Column #450      April 12, 2024Victor David Hanson

History doesn’t repeat exactly, but the past can certainly rhyme with the future. So, when one of the world’s most respected historians compares the fall of great civilizations with what may befall us if we ignore history, I’d say he’s worth listening to.

Larry P. Arnn, president of private Hillsdale College in Hillsdale, Michigan, says “Victor Davis Hanson (VDH) is one of the top ten most cited classical scholars in the world today.” Dr. Arnn, an educator, is certainly no slouch himself. When the two of them are together their conversation is most meaningful. On February 20, 2024, Arrn interviewed VDH. The following is the teaser for the video.

In this episode of The Larry Arnn Show, Hillsdale College President Larry P. Arnn interviews classicist and military historian Victor Davis Hanson. The two discuss Hanson’s life growing up on his family farm, how he began to study the classics, and his insight into the works of Aristophanes and Thucydides. Later, Hanson speaks on the nature of warfare, the death of citizenship, and his prescription for getting America out of its current mess.1

Nearly a year ago, May 11, 2023, on his farm in Selma, California, VDH was interviewed in a Hoover Institution production by Peter Robinson of Uncommon Knowledge. This interview covered additional ground that, when coupled with the more recent video, gives us a chilling reminder of how leadership can make or break a nation.

Here’s the teaser for that video.

In this second and final installment of our conversation with Senior Fellow Victor Davis Hanson, we cover his writing process for his books and columns, examine how “World War II” has earned that name, and preview his upcoming book, The End of Everything: How War Becomes Armageddon, which offers four cases studies of civilizations that collapsed. Additionally, Professor Hanson discusses why Silicon Valley may be the most powerful political force the world has ever seen, outlines the future of the Republican Party and the Conservative movement, and explains how Donald Trump has changed both institutions forever. Finally, Victor (as he insists we call him), looks at the 2024 presidential race as well as US immigration and makes some surprising observations about his own life and career.2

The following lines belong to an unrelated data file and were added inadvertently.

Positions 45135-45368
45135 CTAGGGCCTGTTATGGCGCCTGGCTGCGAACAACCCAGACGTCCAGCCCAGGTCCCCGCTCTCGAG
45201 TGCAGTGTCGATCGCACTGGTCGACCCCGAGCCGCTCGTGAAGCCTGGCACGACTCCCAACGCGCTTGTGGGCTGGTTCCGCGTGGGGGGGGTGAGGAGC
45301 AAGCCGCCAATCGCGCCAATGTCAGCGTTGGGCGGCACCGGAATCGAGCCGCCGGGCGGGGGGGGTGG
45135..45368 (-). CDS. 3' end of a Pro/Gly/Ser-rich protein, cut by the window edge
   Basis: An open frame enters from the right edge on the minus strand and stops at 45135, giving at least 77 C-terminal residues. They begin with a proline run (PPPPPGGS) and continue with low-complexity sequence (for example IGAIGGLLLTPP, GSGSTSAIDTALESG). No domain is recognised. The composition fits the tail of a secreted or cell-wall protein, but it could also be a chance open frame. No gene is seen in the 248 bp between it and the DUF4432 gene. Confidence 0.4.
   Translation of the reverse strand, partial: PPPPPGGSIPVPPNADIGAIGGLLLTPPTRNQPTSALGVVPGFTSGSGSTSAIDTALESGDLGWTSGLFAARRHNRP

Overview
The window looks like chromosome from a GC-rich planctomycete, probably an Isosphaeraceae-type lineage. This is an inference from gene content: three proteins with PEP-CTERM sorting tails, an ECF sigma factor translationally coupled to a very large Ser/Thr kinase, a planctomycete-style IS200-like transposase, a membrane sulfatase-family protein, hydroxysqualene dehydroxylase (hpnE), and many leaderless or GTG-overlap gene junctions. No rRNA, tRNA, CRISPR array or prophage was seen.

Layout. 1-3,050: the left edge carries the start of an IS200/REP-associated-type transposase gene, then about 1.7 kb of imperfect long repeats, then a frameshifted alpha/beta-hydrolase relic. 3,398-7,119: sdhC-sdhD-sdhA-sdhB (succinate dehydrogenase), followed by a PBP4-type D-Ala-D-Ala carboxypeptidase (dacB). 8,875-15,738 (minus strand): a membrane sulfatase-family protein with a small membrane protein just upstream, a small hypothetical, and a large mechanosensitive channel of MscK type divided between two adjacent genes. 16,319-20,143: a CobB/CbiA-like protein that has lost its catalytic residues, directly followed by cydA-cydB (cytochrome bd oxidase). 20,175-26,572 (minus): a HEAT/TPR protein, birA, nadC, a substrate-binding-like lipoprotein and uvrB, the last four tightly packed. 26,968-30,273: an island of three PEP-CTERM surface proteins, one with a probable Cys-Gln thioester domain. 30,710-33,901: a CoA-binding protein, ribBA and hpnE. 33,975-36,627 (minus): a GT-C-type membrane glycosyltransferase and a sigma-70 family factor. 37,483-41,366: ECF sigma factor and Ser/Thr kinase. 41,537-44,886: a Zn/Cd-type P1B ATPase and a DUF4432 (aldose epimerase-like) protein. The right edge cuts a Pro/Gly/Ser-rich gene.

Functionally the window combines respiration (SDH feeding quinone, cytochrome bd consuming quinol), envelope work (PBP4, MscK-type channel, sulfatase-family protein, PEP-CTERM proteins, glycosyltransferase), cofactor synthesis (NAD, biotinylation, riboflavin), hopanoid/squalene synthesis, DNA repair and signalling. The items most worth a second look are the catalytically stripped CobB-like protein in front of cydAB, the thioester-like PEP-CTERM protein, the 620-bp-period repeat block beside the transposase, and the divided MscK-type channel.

A discussion about some of the events in VDH’s upcoming book, “The End of Everything: How War Becomes Armageddon,” was quite disturbing. That’s because it was about civilizations that collapsed totally such as the Byzantine Empire that existed for more than a thousand years until the fall of Constantinople to the Ottoman Empire in 1453. Sixty-eight years later the hundred-year-old Aztec nation, in what is now Mexico, was wiped out. There the Spanish conquistador Hernán Cortés overthrew the Aztec Empire by force and captured Tenochtitlan in 1521, bringing an end to Mesoamerica’s last great native civilization. In both cases where there was once a great civilization both were totally wiped off the face of the earth.3 4 5

VDH believes that wars teach us many things. In some cases it’s that pacifism based on a revulsion for barbaric warfare doesn’t work unless your opponents are on the same page. Therefore, wars are often based on ignorance. It can happen when a stronger country may not advertise its capabilities and lessor countries misread that as weakness and eventually takes on the former to discover their adversary is far stronger and ruthless than anticipated.

A year ago, VDH said that he had counted “19 instances of Russian high-ranking officials saying they want to use nuclear weapons to end the rouge state of Ukraine.” Yet what those officials said then, and are repeating today, is being ignored as our country continues to pressure Russia with more support for Ukraine and even declaring that soon Ukraine will be a NATO member. Russia has already drawn lines in the sand involving Ukraine that it will not back down from. Yet in its Ukraine proxy war, the United States continues to ignore Russia’s promises.